Institute of Technical Acoustics
Institute of Technical Acoustics
Gurskii L.I.,Belarusian State University of Informatics and Radioelectronics |
Macutkevic J.,Vilnius University |
Banys J.,Vilnius University |
Poddubskaya A.,Institute for Nuclear Problems |
And 2 more authors.
Physica Status Solidi (C) Current Topics in Solid State Physics | Year: 2013
Ceramic piezomaterials based on Pb0.75Ba0.15Zr0.53Ti0.47O3 (PBZT) system are characterized by high values of the ferroelectric Curie temperature and polarization. They have widespread applications in electromechanical and electroacoustic transducers, bandwidth filters, transformers, frequency stabilized resonators, etc. Preparation of PBZT composites with nano-inclusions of Cu and Ni have been carried out by a complex powder technology including metallization procedures which were performed by the well-known chemical deposition method from standard solutions of copper and nickel. Studies of hydrostatic density and porosity of obtained samples as well as their microstructural investigations have yielded a larger density of PBZT-metal composites (5.3 - 7.3 g/cm3) as compared with pure PBZT (4.7 g/cm3). Measurements of dielectric properties of samples in the frequency range from 20 Hz - 1 MHz have shown that the Curie temperature increases in PBZT (Ni) and decreases in PBZT(Cu) in comparison with pure PBZT. The complex dielectric permittivity of all investigated composites at higher temperatures and low frequencies is mainly caused by the high electrical conductivity. Only at the highest frequency used (1 MHz) the real part of the complex permittivity is caused by a resonant soft mode and could be fitted with the Curie-Weiss law. The activation energy of ferroelectric domain mobility in PBZT (Cu, Ni) composites is lower than in pure PBZT. This can be explained by a decrease of the domain size in composites. © 2013 WILEY-VCH Verlag GmbH & Co. KGaA, Weinheim.
Shut V.N.,Institute of Technical Acoustics |
Syrtsov S.R.,Institute of Technical Acoustics |
Trublovsky V.L.,Institute of Technical Acoustics |
Il'Yuschenko D.A.,Institute of Technical Acoustics |
Troyanchuk I.O.,Scientific Practical Materials Research Center
Ferroelectrics | Year: 2014
Ceramics of composition Ba1-xLaxTiO3 were prepared by two-step sintering method. The average grain size of the sintered samples were 300 nm (for x = 0.025) and 500 nm (for x = 0.05). Relative densities of these samples were 92.8%TD and 92.3%TD. Despite the small grain size, the magnitude of dielectric permittivity of ceramics has higher value in comparison with coarse-grained materials sintered by standard technology (with grain size >1 μm). © 2014 Copyright Taylor & Francis Group, LLC.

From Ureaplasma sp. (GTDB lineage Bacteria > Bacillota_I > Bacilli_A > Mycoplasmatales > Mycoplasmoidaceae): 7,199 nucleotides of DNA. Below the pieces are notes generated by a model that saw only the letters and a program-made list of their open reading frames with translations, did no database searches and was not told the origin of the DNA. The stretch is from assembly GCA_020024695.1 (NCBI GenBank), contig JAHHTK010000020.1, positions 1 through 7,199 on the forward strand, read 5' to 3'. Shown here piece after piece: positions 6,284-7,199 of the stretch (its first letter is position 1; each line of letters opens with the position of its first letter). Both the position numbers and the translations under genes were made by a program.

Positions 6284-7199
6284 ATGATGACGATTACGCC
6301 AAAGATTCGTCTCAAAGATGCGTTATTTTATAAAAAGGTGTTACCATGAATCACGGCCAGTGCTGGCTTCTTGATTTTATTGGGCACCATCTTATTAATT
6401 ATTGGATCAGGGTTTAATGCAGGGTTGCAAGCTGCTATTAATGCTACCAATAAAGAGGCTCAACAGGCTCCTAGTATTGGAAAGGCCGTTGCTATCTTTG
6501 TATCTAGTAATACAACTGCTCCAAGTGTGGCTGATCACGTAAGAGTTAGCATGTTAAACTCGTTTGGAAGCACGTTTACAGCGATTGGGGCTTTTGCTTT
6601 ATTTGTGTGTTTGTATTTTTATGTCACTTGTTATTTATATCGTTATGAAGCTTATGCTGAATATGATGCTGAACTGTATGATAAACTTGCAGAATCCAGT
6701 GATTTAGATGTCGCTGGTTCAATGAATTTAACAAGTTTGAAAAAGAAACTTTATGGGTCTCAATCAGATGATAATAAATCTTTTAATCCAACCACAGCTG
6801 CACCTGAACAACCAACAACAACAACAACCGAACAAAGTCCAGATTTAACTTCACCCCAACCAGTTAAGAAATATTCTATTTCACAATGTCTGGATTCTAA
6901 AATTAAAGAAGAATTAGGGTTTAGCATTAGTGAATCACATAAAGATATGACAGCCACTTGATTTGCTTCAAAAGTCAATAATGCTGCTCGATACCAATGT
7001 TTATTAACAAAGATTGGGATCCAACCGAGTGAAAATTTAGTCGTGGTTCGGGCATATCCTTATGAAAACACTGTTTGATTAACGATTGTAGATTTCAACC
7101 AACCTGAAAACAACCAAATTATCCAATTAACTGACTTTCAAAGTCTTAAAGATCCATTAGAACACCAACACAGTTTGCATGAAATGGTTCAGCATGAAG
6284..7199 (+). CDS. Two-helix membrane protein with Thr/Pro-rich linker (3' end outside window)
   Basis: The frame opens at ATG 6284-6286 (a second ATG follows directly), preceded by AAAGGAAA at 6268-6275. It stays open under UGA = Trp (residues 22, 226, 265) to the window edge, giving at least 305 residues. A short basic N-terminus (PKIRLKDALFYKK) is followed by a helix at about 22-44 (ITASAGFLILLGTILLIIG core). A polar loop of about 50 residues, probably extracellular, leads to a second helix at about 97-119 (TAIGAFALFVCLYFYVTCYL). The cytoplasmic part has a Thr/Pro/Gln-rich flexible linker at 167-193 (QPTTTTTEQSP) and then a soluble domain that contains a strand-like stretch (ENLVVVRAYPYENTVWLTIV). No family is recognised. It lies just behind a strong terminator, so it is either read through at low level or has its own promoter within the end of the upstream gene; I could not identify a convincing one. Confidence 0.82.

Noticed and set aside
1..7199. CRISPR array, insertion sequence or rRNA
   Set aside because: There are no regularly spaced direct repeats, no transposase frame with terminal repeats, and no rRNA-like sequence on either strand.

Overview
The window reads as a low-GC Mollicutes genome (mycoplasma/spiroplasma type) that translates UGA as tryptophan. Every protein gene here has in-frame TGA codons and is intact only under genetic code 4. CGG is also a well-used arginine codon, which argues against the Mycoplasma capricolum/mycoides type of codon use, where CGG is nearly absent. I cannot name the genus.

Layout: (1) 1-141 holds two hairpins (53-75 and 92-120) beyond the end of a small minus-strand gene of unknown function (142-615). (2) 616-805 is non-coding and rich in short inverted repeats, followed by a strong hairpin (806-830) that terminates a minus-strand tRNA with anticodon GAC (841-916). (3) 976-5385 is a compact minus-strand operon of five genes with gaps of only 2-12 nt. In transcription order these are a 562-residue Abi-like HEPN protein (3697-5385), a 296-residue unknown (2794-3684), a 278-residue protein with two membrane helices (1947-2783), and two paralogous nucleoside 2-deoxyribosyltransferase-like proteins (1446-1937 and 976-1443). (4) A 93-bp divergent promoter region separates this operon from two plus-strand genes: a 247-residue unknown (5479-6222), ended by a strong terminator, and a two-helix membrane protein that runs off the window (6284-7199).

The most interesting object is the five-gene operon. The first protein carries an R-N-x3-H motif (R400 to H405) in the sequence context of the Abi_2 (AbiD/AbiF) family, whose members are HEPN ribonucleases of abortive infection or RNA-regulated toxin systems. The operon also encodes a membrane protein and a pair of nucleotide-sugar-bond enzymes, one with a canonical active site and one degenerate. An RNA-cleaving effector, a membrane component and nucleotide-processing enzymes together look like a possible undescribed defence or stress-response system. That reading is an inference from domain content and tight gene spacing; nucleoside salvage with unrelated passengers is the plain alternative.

Muller-Trapet M.,Institute of Technical Acoustics |
Dietrich P.,Institute of Technical Acoustics |
Vorlander M.,Institute of Technical Acoustics
Noise Control Engineering Journal | Year: 2011
In a previous publication by the authors, a virtual measurement environment for sound-source localization on vibrating structures was presented. Based on surface velocity data obtained from Laser-Scanning-Vibrometry measurements, the Boundary-Element-Method (BEM) is used to simulate the sound radiation from a vibrating plate towards a microphone array under ideal conditions. The advantage of this approach is that the measurement conditions can be perfectly controlled and real sources can be considered, without restrictions on the type of source. The virtual measurement environment will now be used to investigate the effect of some of the uncertainties that can be encountered during beamforming measurements. For the most common planar array geometries, the beamforming source maps will be calculated for varying Signal-to-Noise Ratios (SNR) and different array imperfections (uncertainties in the microphone locations and deviation from the omni-directional directivity pattern of the microphones). As a measure of comparison, the two-dimensional normalized cross-correlation coefficient between the ideal source map and the source map with added uncertainties will be evaluated and discussed. © 2011 Institute of Noise Control Engineering.